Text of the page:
(very tough) Guardian quiz on the Nobel Prize in Literature over the years, follow this link: http://

Nobel Peace Prize - awarded to National Dialogue Quartet

In December 2010, a series of street demonstrations in Tunisia against high
unemployment, lack of political freedom and poor living conditions led to the toppling of the
longtime president and resulted in a tumultuous period of violence and unrest. The
uprisings in Tunisia sparked the Arab Spring, which resulted in conflict across many Arab
countries - the impact is still being felt today, with the emergence of the so-called “Islamic
State”. The Arab Spring is argued to have led to many civil wars (for example in Syria) and
conflicts between Shia and Sunni Muslims. Some are even calling this period of unrest the
Arab Winter, as a contrast to the initial hope during the demonstrations and uprisings.
However, Tunisia has since held its first free presidential elections in 2014 and human
rights conditions have improved. The Nobel Committee believe that the National Dialogue
Quartet, a group of four Tunisian organisations (the Tunisian General Labour Union, the
Tunisian Confederation of Industry, Trade and Handicrafts, the Tunisian Human Rights
League and the Tunisian Order of Lawyers) were instrumental in the building of a pluralistic
democracy. A pluralistic democracy is a country where “people of different social classes,
religions, races, etc., are together in a society but continue to have their different traditions
and interests”, and where people can choose who is in power.
Many expected this year’s Nobel Peace Prize to awarded to be someone like Pope Francis
or Angela Merkel. But this award highlights that countries do have the potential to become
democracies and improve their human rights records through peaceful talks. At a time when
the country was highly unstable, discussion and dialogue helped to stabilise the situation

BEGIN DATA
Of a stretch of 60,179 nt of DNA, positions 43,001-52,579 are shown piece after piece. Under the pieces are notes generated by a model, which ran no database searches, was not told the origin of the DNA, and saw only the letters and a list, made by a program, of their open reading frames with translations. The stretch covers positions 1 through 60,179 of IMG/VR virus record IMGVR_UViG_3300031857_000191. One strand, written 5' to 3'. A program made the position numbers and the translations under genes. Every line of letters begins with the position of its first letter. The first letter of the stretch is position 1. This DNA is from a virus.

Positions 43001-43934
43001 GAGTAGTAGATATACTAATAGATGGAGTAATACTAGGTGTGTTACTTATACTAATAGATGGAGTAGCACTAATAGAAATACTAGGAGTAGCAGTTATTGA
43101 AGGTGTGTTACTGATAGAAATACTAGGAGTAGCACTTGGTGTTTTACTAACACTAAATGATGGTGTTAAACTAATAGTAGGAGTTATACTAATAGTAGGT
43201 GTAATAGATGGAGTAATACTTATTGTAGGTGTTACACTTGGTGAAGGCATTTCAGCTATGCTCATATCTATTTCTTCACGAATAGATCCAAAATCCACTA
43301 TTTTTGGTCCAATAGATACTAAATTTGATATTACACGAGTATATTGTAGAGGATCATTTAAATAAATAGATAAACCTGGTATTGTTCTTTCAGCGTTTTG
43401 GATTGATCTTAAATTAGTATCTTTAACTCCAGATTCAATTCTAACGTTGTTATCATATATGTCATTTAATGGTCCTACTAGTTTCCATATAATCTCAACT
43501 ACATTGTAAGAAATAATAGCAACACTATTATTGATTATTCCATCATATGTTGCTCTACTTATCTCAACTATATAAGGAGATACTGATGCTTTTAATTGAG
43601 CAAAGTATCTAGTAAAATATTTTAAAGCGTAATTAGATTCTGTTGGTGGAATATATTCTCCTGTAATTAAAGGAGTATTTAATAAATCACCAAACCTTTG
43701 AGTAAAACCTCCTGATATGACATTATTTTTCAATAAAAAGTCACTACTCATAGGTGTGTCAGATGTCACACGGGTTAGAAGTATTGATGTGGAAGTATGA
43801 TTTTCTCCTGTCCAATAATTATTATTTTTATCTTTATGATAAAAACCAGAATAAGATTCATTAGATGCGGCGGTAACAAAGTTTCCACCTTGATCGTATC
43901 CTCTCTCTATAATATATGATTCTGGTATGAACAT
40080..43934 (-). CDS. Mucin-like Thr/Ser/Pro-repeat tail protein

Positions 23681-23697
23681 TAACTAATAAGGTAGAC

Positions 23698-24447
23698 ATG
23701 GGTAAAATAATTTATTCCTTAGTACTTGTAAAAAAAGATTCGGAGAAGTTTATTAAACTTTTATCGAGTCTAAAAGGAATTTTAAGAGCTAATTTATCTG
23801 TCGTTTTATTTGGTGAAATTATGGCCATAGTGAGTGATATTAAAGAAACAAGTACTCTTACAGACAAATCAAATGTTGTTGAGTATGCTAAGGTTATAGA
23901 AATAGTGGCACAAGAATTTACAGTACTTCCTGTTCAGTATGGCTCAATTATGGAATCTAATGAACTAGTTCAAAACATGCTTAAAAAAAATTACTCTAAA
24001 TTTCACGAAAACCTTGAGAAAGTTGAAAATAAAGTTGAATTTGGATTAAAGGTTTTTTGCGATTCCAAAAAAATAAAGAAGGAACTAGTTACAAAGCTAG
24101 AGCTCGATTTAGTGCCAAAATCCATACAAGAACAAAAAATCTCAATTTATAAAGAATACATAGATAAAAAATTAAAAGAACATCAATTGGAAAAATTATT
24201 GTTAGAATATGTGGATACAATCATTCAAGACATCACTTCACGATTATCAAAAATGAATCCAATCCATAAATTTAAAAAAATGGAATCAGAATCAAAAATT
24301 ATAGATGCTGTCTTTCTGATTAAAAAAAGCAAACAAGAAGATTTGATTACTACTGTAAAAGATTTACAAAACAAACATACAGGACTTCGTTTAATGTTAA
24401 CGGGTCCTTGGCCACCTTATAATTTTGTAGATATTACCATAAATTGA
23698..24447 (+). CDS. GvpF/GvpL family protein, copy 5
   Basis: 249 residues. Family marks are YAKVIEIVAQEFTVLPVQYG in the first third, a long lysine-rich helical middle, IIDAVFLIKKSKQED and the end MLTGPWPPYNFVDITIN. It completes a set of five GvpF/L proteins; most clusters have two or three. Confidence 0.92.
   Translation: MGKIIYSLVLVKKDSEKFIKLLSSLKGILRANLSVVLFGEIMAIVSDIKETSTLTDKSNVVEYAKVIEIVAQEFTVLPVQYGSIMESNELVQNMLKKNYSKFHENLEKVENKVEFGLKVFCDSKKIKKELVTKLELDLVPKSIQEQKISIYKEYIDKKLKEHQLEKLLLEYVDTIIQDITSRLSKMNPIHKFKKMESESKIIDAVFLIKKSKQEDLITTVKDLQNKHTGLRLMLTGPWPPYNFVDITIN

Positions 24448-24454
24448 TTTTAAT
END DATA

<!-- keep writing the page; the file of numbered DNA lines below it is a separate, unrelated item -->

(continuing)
and improve the country for the better.
To read the Norwegian Nobel Committee’s press release about the Peace Prize award this year,

Sveriges Riksbank Prize in Economic
Sciences in Memory of Alfred Nobel awarded to Angus Deaton

Angus Deaton, born in Edinburgh and now a professor at Princeton University, won the
prize for his analysis of poverty, welfare and economic development. His speciality is
microeconomics - the study of smaller scale spending, saving and allocation of scarce
resources, as opposed to macroeconomics, which is more about countries and economies
and larger scale spending and sacing. His work answers the following three questions:

How do consumers distribute their spending among different goods?
How much of society's income is spent and how much is saved?
How do we best measure and analyse welfare and poverty?

Deaton developed the Almost Ideal Demand System, which is used regularly
by economists, explained the need to analyse individual choices to fully
understand consumption, and developed better ways of comparing the
extent of poverty.
Describing himself as "someone who's concerned with the poor of
the world and how people behave, and what gives them a good life”,
Professor Deaton’s work has increased our understanding of
poverty and welfare, and has shown that whilst GDP grows, many
groups of people miss out. His work has been described as
significant for efforts to reduce poverty in society, and has arguably
led to improved government efforts to tackle inequality in countries
such as India.
Read a Guardian article about Professor Deaton’s award here:

I encourage you to follow the links in the articles and go talk to a teacher about any of the issues in
this article in which you might be interested in. These important people have changed the world
through their dedicated research and hard work. Their achievements have improved the lives of
millions and are paving the way for a better future. I hope reading about these impressive men and
women will spark an interest in you about the issues of the world. As the young people of today, we
all have the potential to change the world for the better, be it in science, politics, economics, or any
other field.